[¶ 6] Leftbear argues the set of circumstances surrounding his notice of appeal are extraordinary. He argues his neglect should be excused because he was pro se when he filed his post-conviction relief application, he was ignorant of the law, he was being given anti-psychotic medications, and he was in prison. Leftbear also claims he has limited literacy and "he has little or no experience with the legal system or how to get an attorney or file an appeal." As support, Leftbear relies solely upon his assertions and a short affidavit. Leftbear's affidavit, in pertinent part, provides:

3. I am not a lawyer and did not have the...

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5 practice notes
  • State v. Fischer, No. 20060153.
    • United States
    • North Dakota Supreme Court
    • February 28, 2007
    ...extraordinary circumstances caused the delay in filing the notice of appeal. Redfield, at ¶ 7, 620 N.W.2d 570; see also Leftbear v. State, 2007 ND 14, ¶ 9, 727 N.W.2d 252 (explaining the excusable neglect standard). 727 N.W.2d 753 [¶ 9] However, we have never addressed the "good cause" stan......
  • State v. Ripley, No. 20080290.
    • United States
    • United States State Supreme Court of North Dakota
    • June 17, 2009
    ...and, without 766 N.W.2d 473 supportive reasoning or citations to relevant authorities, an argument is without merit.'" Leftbear v. State, 2007 ND 14, ¶ 7, 727 N.W.2d 252 (quoting Riemers v. City of Grand Forks, 2006 ND 224, ¶ 9, 723 N.W.2d 518). Therefore, we hold Ripley waived this [¶ 30] ......
  • Nuveen v. Nuveen, No. 20120080.
    • United States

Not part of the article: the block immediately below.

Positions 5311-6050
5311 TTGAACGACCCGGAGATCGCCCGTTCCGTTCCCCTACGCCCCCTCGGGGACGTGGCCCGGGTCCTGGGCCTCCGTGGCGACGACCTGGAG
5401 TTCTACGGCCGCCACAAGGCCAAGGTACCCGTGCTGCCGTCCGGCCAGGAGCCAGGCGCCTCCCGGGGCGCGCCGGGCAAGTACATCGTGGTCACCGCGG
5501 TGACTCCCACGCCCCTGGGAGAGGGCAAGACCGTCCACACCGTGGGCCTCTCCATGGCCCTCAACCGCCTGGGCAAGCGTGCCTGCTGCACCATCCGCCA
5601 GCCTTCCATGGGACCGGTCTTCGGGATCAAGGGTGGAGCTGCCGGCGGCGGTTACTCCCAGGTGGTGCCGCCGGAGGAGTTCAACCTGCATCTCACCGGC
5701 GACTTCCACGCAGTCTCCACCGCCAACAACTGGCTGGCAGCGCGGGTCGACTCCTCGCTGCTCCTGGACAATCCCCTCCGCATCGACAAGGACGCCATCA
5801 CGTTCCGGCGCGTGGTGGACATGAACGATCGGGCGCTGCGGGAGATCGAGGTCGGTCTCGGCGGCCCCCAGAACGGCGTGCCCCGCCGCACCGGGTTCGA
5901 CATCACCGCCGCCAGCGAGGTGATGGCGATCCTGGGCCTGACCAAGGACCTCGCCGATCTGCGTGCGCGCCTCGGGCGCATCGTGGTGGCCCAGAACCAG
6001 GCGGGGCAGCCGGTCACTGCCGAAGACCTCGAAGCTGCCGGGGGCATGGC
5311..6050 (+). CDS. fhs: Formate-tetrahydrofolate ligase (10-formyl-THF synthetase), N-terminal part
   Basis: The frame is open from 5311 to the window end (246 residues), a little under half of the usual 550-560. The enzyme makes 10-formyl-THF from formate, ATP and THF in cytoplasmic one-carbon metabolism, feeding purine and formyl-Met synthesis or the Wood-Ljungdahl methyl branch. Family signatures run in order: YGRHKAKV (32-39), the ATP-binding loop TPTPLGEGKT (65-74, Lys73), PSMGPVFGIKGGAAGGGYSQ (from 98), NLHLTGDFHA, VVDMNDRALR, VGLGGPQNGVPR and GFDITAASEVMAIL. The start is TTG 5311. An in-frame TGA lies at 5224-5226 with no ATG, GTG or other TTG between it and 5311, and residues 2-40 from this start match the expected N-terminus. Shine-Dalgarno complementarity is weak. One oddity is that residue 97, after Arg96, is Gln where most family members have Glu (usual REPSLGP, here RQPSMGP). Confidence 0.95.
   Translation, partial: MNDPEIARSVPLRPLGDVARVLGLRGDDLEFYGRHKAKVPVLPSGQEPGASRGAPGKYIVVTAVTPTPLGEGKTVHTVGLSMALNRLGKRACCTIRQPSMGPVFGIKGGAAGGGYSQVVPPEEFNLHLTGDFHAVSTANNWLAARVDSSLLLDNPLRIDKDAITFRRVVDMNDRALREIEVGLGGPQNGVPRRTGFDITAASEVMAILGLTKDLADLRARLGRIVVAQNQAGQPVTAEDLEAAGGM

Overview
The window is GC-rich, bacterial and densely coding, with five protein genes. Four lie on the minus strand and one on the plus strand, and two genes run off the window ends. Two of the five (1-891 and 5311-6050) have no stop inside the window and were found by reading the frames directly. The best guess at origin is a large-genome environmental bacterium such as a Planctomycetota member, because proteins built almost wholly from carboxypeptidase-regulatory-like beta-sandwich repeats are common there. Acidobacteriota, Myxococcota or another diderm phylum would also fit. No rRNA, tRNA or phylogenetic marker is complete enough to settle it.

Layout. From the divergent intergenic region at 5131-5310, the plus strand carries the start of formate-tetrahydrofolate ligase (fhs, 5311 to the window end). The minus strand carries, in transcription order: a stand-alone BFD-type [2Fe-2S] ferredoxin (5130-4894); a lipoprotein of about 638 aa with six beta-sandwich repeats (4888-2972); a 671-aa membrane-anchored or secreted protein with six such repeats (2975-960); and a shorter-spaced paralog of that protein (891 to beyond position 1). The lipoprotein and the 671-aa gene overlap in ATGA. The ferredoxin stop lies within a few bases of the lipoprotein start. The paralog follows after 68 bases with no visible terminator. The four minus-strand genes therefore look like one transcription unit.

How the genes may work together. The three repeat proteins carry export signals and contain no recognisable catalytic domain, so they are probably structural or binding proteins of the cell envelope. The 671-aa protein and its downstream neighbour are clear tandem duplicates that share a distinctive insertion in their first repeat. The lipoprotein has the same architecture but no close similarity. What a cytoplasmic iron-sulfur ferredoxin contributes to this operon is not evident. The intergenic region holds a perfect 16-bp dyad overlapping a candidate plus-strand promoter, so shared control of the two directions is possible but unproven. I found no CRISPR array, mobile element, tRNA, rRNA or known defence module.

• United States State Supreme Court of North Dakota
    • August 30, 2012
    ...of the district court, and the court's decision will not be set aside on appeal absent an abuse of discretion. Leftbear v. State, 2007 ND 14, ¶ 5, 727 N.W.2d 252;Redfield v. Bitterman, 2000 ND 217, ¶ 7, 620 N.W.2d 570. A district court abuses its discretion if it acts in an arbitrary, unrea......
  • State v. Grzeskowiak, No. 20140126.
    • United States
    • United States State Supreme Court of North Dakota
    • September 23, 2014
    ...(N.D.1995) ; Nastrom v. Nastrom, 1998 ND 75, ¶ 8, 576 N.W.2d 215 ; State v. Jones, 2002 ND 163, ¶ 7, 652 N.W.2d 369 ; Leftbear v. State, 2007 ND 14, ¶¶ 6, 10, 727 N.W.2d 252. We conclude the district court's denial of the motion did not constitute an abuse of discretion. We summarily affirm......
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5 cases
  • State v. Fischer, No. 20060153.
    • United States
    • North Dakota Supreme Court
    • February 28, 2007
    ...extraordinary circumstances caused the delay in filing the notice of appeal. Redfield, at ¶ 7, 620 N.W.2d 570; see also Leftbear v. State, 2007 ND 14, ¶ 9, 727 N.W.2d 252 (explaining the excusable neglect standard). 727 N.W.2d 753 [¶ 9] However, we have never addressed the "good cause" stan......
  • State v. Ripley, No. 20080290.
    • United States
    • United States State Supreme Court of North Dakota
    • June 17, 2009
    ...and, without 766 N.W.2d 473 supportive reasoning or citations to relevant authorities, an argument is without merit.'" Leftbear v. State, 2007 ND 14, ¶ 7, 727 N.W.2d 252 (quoting Riemers v. City of Grand Forks, 2006 ND 224, ¶ 9, 723 N.W.2d 518). Therefore, we hold Ripley waived this [¶ 30] ......
  • Nuveen v. Nuveen, No. 20120080.
    • United States
    • United States State Supreme Court of North Dakota
    • August 30, 2012
    ...of the district court, and the court's decision will not be set aside on appeal absent an abuse of discretion. Leftbear v. State, 2007 ND 14, ¶ 5, 727 N.W.2d 252;Redfield v. Bitterman, 2000 ND 217, ¶ 7, 620 N.W.2d 570. A district court abuses its discretion if it acts in an arbitrary, unrea......
  • State v. Grzeskowiak, No. 20140126.
    • United States
    • United States State Supreme Court of North Dakota
    • September 23, 2014
    ...(N.D.1995) ; Nastrom v. Nastrom, 1998 ND 75, ¶ 8, 576 N.W.2d 215 ; State v. Jones, 2002 ND 163, ¶ 7, 652 N.W.2d 369 ; Leftbear v. State, 2007 ND 14, ¶¶ 6, 10, 727 N.W.2d 252. We conclude the district court's denial of the motion did not constitute an abuse of discretion. We summarily affirm......